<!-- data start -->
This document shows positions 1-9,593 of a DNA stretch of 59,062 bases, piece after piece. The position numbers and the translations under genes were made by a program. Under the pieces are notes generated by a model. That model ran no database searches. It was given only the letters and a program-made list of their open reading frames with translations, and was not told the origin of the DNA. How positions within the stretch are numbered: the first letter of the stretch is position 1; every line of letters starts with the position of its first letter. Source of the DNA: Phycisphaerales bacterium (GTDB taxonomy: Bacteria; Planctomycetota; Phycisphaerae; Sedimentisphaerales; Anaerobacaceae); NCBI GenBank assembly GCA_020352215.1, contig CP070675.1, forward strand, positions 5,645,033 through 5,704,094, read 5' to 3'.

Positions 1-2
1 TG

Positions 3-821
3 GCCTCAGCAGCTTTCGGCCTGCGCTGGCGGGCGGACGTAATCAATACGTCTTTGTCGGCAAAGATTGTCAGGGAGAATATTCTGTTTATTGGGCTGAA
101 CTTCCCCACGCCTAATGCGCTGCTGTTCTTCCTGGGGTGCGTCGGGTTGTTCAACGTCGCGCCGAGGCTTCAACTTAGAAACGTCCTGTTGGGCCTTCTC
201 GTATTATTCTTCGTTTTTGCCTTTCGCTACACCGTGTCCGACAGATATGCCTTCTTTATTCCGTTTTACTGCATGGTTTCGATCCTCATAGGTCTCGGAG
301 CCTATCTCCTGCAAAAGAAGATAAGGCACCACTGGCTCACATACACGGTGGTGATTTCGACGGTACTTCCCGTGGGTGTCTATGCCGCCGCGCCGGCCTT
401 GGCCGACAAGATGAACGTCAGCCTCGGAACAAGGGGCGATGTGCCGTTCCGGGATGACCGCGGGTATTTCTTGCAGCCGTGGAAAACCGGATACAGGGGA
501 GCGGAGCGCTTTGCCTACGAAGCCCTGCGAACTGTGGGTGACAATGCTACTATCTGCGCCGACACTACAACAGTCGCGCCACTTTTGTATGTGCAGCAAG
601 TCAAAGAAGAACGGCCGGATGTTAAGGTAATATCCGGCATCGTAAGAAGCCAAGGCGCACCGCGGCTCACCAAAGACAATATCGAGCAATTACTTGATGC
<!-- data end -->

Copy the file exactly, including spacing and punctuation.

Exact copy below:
This document shows positions 1-9,593 of a DNA stretch of 59,062 bases, piece after piece. The position numbers and the translations under genes were made by a program. Under the pieces are notes generated by a model. That model ran no database searches. It was given only the letters and a program-made list of their open reading frames with translations, and was not told the origin of the DNA. How positions within the stretch are numbered: the first letter of the stretch is position 1; every line of letters starts with the position of its first letter. Source of the DNA: Phycisphaerales bacterium (GTDB taxonomy: Bacteria; Planctomycetota; Phycisphaerae; Sedimentisphaerales; Anaerobacaceae); NCBI GenBank assembly GCA_020352215.1, contig CP070675.1, forward strand, positions 5,645,033 through 5,704,094, read 5' to 3'.

Positions 1-2
1 TG

Positions 3-821
3 GCCTCAGCAGCTTTCGGCCTGCGCTGGCGGGCGGACGTAATCAATACGTCTTTGTCGGCAAAGATTGTCAGGGAGAATATTCTGTTTATTGGGCTGAA
101 CTTCCCCACGCCTAATGCGCTGCTGTTCTTCCTGGGGTGCGTCGGGTTGTTCAACGTCGCGCCGAGGCTTCAACTTAGAAACGTCCTGTTGGGCCTTCTC
201 GTATTATTCTTCGTTTTTGCCTTTCGCTACACCGTGTCCGACAGATATGCCTTCTTTATTCCGTTTTACTGCATGGTTTCGATCCTCATAGGTCTCGGAG
301 CCTATCTCCTGCAAAAGAAGATAAGGCACCACTGGCTCACATACACGGTGGTGATTTCGACGGTACTTCCCGTGGGTGTCTATGCCGCCGCGCCGGCCTT
401 GGCCGACAAGATGAACGTCAGCCTCGGAACAAGGGGCGATGTGCCGTTCCGGGATGACCGCGGGTATTTCTTGCAGCCGTGGAAAACCGGATACAGGGGA
501 GCGGAGCGCTTTGCCTACGAAGCCCTGCGAACTGTGGGTGACAATGCTACTATCTGCGCCGACACTACAACAGTCGCGCCACTTTTGTATGTGCAGCAAG
601 TCAAAGAAGAACGGCCGGATGTTAAGGTAATATCCGGCATCGTAAGAAGCCAAGGCGCACCGCGGCTCACCAAAGACAATATCGAGCAATTACTTGATGC